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ARTS: Getting on line with the Japan Foundation (Jan. 2022)

February 4th, 2022 · No Comments

An artistic movement to counter Omicron: beauty, simplicity, constraint

The Japan Foundation boasts over one hundred woodblock prints by Horoshige, depicting Tokyo in the 1850s. Enjoy the meticulous sophistication of these prints when the gallery reopens. The Foundation is located on the 3rd floor of the Hudson’s Bay Centre on Bloor Street. (Pictured: Flower, 1857). COURTESY THE JAPAN FOUNDATION

By Meribeth Deen

Five, seven, five.

Three lines of writing, each with a precise number of syllables in each; and there we have the critical constraints that define haiku.

In sixteenth century Japan, the beginnings of renga poems, which were hundreds of stanzas long, broke off into their own form. The century following brought peace, artistic flourishing, and a master of this new form. Thanks to Basho, haiku became a widely accepted form of artistic expression. 

Over the centuries, poets have routinely broken the rules of haiku. The International Convention on World Haiku in 1999 stated that seasonal words are not necessary in “global” haiku, and that the content of the poems would not be independent from the cultural backgrounds of the poets. 

The one tenet of this form that remains firmly intact is simplicity, which is why haiku is such a popular way to introduce children to the world of poetry.

A world of dew,
And within every dewdrop,
A world of struggle.

—Kobayashi Issa

The Japan Foundation (2 Bloor St. East) is currently closed until further notice, but is still operating online. One opportunity it is promoting this month is the 17th World Children’s Haiku Contest. Entrants (under the age of 15) are asked to use the form to express their memories with an overarching theme of “towns,” and to draw or paint a piece of art to accompany their poem.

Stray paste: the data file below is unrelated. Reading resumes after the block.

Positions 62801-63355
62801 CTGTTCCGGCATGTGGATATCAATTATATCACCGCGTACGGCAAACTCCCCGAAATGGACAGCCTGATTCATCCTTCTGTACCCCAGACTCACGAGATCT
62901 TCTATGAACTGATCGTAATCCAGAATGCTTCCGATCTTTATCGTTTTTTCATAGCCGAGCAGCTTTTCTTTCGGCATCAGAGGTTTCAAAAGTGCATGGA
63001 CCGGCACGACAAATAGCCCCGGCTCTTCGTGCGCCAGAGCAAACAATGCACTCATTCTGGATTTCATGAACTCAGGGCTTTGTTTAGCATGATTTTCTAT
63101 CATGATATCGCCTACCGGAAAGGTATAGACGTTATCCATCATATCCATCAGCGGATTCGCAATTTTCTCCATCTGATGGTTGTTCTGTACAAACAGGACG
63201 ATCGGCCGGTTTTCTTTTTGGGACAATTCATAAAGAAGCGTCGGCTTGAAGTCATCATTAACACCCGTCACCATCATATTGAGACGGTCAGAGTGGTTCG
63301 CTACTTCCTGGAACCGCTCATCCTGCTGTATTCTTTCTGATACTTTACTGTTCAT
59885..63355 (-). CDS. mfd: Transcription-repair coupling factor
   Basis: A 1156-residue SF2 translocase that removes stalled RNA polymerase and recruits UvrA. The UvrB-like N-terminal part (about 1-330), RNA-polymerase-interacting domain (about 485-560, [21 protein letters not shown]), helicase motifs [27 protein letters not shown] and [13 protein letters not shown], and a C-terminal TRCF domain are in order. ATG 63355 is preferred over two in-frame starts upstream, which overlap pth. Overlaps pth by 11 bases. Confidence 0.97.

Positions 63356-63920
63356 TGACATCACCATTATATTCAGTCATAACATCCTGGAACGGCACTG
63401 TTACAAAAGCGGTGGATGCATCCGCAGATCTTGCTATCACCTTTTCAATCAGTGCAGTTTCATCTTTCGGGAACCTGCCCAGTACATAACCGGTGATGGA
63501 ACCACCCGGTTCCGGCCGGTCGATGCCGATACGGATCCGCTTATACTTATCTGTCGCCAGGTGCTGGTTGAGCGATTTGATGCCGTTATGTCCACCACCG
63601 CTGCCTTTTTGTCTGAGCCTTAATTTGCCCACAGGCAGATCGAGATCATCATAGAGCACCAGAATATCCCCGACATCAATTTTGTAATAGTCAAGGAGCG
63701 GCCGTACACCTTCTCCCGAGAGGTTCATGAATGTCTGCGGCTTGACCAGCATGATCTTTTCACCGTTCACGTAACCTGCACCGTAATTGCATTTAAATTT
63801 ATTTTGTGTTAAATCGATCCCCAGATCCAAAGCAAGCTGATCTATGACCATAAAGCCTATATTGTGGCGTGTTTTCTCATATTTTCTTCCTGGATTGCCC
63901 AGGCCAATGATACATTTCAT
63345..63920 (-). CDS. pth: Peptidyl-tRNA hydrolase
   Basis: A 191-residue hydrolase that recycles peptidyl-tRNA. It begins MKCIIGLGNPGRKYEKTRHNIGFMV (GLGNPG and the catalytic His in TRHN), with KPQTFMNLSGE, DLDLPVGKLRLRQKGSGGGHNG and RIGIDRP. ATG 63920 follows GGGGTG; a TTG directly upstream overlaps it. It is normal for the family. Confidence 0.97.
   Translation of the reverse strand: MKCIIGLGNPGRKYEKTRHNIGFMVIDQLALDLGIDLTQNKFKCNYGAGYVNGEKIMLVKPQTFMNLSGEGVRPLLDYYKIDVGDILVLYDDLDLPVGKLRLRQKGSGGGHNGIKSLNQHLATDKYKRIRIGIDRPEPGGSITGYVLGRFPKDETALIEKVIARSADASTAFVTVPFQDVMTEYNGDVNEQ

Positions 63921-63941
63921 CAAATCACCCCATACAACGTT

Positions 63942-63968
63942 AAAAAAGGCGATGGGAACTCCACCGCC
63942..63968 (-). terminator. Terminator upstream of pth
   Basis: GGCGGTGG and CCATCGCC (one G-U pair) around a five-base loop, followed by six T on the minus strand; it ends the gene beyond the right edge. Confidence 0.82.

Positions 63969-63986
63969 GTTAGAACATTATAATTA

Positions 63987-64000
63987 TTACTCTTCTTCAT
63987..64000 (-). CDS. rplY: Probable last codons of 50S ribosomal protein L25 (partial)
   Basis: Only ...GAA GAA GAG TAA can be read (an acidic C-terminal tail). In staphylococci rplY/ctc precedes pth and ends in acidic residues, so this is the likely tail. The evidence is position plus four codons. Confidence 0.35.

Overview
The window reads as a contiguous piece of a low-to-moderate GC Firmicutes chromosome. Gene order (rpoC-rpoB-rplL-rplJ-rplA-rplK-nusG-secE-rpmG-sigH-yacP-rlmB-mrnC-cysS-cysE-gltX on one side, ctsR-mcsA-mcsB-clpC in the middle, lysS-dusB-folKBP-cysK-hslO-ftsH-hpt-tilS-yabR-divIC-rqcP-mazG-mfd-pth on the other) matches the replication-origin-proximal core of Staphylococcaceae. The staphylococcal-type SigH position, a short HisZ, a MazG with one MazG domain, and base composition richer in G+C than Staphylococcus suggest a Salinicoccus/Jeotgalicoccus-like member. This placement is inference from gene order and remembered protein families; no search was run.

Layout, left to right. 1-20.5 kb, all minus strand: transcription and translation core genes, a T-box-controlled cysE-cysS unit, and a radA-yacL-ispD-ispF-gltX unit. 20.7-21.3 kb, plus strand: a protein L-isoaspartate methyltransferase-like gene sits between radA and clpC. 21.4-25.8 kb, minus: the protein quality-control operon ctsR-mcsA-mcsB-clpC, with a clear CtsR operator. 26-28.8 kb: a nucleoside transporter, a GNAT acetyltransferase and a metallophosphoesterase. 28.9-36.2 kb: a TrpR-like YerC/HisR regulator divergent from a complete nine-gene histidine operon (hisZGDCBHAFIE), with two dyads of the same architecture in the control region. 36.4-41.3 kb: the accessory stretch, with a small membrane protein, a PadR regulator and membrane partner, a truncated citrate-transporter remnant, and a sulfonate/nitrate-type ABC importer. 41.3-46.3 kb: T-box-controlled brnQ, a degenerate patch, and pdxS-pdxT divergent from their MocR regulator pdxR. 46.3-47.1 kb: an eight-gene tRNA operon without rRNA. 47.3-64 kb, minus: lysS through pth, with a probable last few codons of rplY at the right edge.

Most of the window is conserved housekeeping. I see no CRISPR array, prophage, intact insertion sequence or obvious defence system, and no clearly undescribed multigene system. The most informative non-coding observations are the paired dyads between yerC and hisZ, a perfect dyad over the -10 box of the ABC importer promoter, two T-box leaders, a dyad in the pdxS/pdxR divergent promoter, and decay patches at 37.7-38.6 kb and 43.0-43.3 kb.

Submission to the contest is free, and its deadline is February 28.

The Foundation is also promoting registration for JF Standard” term 2 online language classes, which can be taken from anywhere in Canada. Central to this philosophy of language education is the idea that in a global society, cross-cultural communication can lead to mutual understanding among peoples. Classes focus on competencies such as reading a short, rehearsed statement, such as proposing a toast, to presenting a complex topic to an audience unfamiliar with that topic.

And while the Foundation’s print library remains closed, they are still offering e-books and audiobooks in both Japanese and English. 

If you are looking for some visual inspiration for young poets in your life, look up the work of Utagawa Hiroshige, whose wood-block prints were featured in the Japan Foundation’s gallery prior to shutdown (and may still be there when it opens up again). 

These prints, first published in the late 1800s, are “serene, poetic expressions” of the artists’ hometown, Tokyo. 

Whether or not you (or your child) embark on the art of haiku, these images will remind you to seek out the beauty of nature in your own metropolis.

Tags: Annex · Arts